“Not as far as we know, but there were some elderly people on board, and you certainly ran a stupid risk.”

“The coach company likes to have a profile of punctuality, and at the same time to take short-cuts where and when necessary. The situation can at times get a bit hairy when you’re confronted by extreme weather.”

“Your companion, Chris, said he was told by the company not to use that route but he never informed you. Now, why do you think that was?” the detective asked.

Grant had known nothing of the message, and said, “It’s the first time I’ve heard of his getting any message. I just did what I always do, and that’s drive as well as I can in whatever situation I find myself.”

“Thank you. We’ll be in touch.”


The detective went outside to where the detective constable was waiting for him. “Can you imagine the court case there’s going to be?”

The detective constable said in straightforward honesty, “I understand that many of these cases are solved out of court. That’s better for everyone - the company, the drivers, and the passengers - who will get an excellent deal. The whole thing will soon be forgotten, and everything back to normal.”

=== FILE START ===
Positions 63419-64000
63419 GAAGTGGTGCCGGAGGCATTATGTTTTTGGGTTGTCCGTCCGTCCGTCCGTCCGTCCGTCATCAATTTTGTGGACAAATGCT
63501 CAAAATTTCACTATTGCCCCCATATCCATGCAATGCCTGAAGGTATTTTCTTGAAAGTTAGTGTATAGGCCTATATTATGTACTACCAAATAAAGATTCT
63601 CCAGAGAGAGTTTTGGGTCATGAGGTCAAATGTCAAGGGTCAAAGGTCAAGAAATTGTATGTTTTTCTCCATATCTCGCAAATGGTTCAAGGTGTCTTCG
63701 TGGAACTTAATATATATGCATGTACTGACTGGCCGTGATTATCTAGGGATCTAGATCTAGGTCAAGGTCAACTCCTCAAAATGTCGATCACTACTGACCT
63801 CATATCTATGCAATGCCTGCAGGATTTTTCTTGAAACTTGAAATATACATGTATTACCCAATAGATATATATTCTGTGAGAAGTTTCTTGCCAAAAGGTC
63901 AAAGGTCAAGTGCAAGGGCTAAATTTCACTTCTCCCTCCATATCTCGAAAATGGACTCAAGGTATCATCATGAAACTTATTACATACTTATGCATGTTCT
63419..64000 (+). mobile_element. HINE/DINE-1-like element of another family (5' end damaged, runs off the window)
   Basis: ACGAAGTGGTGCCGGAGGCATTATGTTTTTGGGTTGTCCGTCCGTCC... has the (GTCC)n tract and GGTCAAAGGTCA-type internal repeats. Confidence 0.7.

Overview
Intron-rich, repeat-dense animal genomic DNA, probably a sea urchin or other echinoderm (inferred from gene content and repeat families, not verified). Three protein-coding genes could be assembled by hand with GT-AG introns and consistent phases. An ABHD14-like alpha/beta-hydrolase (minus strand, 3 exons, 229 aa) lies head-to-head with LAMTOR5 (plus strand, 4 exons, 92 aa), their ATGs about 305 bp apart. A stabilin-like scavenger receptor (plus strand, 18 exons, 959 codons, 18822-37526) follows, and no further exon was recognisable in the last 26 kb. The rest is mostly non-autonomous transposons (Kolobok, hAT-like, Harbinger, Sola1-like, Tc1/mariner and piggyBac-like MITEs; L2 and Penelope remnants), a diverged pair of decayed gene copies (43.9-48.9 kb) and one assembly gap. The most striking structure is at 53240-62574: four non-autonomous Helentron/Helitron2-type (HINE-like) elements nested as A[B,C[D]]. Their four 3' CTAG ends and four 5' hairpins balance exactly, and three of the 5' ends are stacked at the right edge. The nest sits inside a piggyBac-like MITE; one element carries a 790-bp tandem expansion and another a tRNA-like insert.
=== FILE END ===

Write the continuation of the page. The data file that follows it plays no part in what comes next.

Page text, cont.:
“I appreciate your pragmatic approach to the case, detective constable. The only thing never to be forgotten will be the broken bridge.”

“It might be a better idea if they never build another bridge in the same place. It was never a good spot to cross the river. There’s a bend just there which has a dangerous current, and is not a suitable place for swimming or having a picnic. No, Sir. I, for one, hope they put a new bridge in a different part of the river.”


The detective constable’s prediction was spot on. The case was settled out of court, to the satisfaction of everyone involved. The new bridge was constructed at a far more suitable site, away from any villages, off a quieter road. The bricks from the old bridge were sold, to be used in commemoration, or for decoration, or as souvenirs.


One year later, when the new bridge was inaugurated, the coach passengers and their rescuers were invited.


Not everyone attended. Some preferred to forget about the black night and the black water. 

© Copyright 2019 Georgina V Solly. All rights reserved.